American Marketer


F.P. Journe discontinues Sonnerie Souveraine to delight of collectors

January 10, 2018

F.P. Journe's Sonnerie Souveraine in its case. Image credit: F.P. Journe


Swiss watchmaker F.P. Journe is bidding farewell to the Sonnerie Souveraine timepiece in anticipation of a new grand complication debuting in 2019.

To make way for the upcoming grand complication’s market entry, F.P. Journe will cease production of the Sonnerie Souveraine. From Dec. 31, 2018, F.P. Journe’s Sonnerie Souveraine will no longer be featured in the watchmaker’s catalogs, but all orders placed between now and then will be honored.

A collector’s timepiece
F.P. Journe is encouraging its enthusiasts and watch collectors to place an order for a Sonnerie Souveraine during 2018 to ensure that they are among the horologists to acquire an already rare and unique timepiece before it is too late.

The Sonnerie Souveraine is a notable timepiece due to its minute repeater being the most complex horological achievement, says F.P. Journe. The watch strikes 35,040 times per year without fail, making it the only striking timepiece to offer such safety of use.

F.P. Journe's Sonnerie Souveraine caseback. Image credit: F.P. Journe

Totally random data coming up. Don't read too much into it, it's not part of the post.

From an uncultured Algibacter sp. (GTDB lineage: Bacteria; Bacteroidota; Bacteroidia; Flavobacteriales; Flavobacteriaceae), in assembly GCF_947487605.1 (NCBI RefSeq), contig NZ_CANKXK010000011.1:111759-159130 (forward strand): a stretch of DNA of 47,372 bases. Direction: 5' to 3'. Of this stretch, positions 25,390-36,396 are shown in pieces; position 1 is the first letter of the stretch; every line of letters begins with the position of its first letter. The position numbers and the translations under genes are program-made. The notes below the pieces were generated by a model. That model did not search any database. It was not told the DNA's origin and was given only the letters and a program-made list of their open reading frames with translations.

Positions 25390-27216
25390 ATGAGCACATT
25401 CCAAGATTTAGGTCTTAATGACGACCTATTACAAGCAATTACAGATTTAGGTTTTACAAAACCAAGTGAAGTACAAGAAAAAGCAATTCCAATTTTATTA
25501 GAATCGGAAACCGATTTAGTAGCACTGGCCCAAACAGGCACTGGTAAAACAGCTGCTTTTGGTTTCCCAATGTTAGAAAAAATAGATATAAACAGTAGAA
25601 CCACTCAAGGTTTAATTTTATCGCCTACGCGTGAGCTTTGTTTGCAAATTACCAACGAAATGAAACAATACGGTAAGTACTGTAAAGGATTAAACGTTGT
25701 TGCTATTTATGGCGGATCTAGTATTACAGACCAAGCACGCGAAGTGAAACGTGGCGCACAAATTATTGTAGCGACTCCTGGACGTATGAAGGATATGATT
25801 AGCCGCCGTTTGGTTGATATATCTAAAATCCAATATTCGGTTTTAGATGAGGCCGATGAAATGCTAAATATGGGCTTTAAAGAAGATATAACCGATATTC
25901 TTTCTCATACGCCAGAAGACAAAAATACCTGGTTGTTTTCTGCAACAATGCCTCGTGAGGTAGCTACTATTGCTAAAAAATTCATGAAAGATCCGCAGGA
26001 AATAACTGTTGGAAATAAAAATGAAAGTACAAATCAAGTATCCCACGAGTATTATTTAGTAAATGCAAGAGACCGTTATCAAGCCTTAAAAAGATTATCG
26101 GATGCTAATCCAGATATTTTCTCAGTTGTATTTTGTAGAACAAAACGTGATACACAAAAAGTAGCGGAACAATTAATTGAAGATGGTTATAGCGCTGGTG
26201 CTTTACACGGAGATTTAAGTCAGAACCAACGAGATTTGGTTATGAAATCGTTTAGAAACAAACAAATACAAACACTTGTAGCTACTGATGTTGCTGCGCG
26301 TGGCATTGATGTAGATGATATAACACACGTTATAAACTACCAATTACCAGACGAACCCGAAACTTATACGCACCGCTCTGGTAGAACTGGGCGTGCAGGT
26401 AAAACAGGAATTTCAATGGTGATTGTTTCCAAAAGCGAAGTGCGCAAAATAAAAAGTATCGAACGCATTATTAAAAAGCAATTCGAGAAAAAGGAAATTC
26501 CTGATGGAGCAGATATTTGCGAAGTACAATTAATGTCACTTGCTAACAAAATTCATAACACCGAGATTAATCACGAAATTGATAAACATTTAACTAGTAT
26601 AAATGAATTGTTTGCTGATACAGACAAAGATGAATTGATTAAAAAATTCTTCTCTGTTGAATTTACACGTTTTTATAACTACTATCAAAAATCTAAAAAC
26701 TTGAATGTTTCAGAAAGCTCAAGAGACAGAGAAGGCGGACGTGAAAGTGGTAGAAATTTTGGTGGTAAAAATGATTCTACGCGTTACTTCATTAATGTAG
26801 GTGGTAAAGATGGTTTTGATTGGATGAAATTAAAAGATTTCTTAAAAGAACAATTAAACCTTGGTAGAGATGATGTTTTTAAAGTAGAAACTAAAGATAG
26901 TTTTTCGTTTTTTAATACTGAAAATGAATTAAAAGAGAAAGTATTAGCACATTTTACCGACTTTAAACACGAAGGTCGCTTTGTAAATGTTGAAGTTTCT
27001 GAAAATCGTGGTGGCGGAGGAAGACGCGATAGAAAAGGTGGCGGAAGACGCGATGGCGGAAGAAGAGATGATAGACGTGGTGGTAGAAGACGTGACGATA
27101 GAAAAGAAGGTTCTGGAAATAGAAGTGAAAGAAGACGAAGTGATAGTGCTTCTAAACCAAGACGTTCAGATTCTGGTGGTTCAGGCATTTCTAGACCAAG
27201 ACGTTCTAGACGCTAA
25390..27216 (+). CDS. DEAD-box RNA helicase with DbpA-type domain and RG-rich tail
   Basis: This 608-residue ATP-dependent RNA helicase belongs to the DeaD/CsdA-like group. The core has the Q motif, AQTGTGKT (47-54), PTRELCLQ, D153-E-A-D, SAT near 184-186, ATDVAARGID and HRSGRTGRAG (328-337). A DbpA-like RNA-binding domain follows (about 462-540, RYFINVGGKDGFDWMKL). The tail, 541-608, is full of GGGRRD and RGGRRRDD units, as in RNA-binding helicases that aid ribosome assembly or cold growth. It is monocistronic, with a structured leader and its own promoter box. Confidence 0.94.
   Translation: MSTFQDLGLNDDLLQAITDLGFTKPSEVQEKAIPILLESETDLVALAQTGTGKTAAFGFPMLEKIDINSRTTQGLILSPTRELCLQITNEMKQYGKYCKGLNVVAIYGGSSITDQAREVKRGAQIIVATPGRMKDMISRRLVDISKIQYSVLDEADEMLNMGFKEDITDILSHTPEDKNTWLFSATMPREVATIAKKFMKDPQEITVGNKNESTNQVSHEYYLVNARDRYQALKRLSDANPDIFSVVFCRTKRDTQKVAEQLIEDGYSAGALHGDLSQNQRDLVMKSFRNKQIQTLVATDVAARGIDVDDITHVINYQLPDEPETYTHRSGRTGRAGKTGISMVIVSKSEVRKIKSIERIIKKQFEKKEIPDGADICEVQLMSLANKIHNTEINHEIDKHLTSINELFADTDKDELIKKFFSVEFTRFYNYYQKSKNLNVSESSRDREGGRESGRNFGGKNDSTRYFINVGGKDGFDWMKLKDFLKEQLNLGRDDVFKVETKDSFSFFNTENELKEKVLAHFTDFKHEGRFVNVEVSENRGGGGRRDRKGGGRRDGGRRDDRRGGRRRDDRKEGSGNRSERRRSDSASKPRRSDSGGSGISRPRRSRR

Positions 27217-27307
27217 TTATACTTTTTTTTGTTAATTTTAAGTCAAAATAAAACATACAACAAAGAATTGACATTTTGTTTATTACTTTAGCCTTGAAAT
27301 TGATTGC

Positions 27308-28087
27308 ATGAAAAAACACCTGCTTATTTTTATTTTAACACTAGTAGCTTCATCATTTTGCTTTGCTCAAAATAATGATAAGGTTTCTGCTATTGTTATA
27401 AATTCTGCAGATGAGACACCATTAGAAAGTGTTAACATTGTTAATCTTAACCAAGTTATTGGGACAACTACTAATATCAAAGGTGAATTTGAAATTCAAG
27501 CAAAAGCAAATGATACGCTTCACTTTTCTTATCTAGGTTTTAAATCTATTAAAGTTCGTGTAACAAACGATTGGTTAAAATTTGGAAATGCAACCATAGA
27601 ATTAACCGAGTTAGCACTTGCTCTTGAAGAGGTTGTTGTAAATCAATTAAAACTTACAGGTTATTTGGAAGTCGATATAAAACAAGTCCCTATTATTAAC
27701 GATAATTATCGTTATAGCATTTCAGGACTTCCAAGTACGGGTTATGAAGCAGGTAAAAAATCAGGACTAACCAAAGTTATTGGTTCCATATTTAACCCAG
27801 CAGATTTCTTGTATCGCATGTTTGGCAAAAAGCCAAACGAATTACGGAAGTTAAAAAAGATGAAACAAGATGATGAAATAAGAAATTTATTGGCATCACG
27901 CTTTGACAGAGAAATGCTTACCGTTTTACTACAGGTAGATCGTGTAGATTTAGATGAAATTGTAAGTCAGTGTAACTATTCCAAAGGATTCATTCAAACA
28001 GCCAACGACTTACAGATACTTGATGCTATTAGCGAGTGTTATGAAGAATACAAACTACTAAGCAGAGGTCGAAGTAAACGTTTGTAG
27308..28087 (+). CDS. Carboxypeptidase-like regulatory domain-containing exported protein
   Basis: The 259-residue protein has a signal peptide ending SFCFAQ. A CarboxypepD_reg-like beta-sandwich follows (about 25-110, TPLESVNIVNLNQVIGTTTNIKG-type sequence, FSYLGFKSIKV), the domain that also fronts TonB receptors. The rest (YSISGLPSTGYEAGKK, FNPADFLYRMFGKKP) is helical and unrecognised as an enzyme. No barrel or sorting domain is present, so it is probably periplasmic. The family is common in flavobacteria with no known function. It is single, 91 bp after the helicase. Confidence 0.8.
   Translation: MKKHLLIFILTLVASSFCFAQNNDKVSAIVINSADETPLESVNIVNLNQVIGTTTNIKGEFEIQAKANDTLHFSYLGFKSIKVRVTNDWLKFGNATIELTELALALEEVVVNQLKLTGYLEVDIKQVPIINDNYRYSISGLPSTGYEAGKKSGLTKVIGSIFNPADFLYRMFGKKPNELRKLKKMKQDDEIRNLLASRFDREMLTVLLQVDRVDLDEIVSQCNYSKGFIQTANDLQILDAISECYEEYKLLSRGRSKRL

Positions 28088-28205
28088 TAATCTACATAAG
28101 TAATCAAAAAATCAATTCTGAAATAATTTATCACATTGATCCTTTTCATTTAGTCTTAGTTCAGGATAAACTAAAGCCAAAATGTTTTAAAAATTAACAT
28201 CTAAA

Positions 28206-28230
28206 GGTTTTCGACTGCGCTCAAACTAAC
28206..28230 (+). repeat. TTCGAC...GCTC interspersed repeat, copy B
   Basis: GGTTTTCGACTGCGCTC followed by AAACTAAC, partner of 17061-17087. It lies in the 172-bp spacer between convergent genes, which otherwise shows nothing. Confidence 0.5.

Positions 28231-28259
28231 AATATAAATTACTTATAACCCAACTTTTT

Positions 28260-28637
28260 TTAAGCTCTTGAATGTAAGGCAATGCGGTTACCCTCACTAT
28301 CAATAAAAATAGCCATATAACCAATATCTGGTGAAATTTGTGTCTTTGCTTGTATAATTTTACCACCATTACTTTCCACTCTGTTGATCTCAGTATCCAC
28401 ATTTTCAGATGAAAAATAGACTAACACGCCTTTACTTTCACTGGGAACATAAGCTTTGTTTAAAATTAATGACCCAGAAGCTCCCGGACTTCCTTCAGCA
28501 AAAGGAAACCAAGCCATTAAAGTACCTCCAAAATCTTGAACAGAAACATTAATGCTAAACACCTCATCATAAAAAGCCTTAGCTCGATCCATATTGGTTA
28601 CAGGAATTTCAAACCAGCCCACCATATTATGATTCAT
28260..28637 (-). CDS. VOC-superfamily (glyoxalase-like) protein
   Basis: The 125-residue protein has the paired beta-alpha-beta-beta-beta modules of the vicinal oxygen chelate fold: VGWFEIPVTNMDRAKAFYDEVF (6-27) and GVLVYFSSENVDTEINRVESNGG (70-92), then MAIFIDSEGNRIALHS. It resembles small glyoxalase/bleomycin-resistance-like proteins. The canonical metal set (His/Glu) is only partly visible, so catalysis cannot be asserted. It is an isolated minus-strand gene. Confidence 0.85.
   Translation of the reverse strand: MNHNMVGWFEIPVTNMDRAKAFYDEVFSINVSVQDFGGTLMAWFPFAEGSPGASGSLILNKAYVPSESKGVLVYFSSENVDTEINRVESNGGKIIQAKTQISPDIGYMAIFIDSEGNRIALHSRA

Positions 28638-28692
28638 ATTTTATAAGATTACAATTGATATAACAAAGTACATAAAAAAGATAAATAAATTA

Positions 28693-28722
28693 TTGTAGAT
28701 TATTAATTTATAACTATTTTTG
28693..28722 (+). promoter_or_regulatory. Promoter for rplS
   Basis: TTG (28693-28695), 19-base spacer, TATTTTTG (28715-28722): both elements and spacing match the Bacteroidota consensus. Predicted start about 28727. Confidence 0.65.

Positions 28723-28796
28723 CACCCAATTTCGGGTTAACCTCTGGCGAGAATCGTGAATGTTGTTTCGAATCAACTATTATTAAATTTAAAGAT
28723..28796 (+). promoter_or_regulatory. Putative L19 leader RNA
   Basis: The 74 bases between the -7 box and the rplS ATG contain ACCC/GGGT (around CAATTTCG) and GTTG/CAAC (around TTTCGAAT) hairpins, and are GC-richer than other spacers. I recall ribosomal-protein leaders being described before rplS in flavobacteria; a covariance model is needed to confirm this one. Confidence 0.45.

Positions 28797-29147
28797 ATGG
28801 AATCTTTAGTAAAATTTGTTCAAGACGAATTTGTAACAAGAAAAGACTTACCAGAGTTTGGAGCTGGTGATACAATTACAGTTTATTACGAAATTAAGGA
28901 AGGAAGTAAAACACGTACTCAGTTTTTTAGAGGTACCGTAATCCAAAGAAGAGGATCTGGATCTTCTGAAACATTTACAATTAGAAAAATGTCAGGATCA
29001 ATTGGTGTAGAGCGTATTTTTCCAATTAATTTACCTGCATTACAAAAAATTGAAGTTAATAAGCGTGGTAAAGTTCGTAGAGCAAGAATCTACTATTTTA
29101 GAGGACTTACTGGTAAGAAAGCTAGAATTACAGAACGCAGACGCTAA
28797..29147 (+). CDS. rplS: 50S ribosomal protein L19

While many watchmakers rely on numbered timepieces, F.P. Journe takes a more personal approach by engraving the owner’s name on the caseback. Doing so gives the watch the owner’s name, an identity and personality as well as “a raison d’être.”

By the numbers, F.P. Journe’s Sonnerie Souveraine took six years to develop and holds 10 registered patents. Each Sonnerie Souveraine takes three months to assemble and has 408 component movements and 582 parts in total.

Each day, the Sonnerie Souveraine’s hammer strikes to to mark 48 hours and the watch chimes 35,040 times per year.

F.P. Journe’s Sonnerie Souveraine is 42 mm in diameter and 12.25 mm thick. Image credit: F.P. Journe

Every so often a brand makes the decision to end production of a particular item. When this is done, it is common to see an uptick in interest from dedicated brand enthusiasts.

While it is generally understood that a vehicle depreciates in value after it is driven off the lot, British automaker Land Rover saw the opposite from its discontinued Defender model.

In 2016, shortly after it was announced that Defenders would no longer be produced, Land Rover saw a 30 percent increase in interest for the model from business professionals and celebrities around the world.

Consumers who purchased Defenders prior to Land Rover’s decision to discontinue the model proved they have made smart investments as prices for the vehicle continue to soar (see story).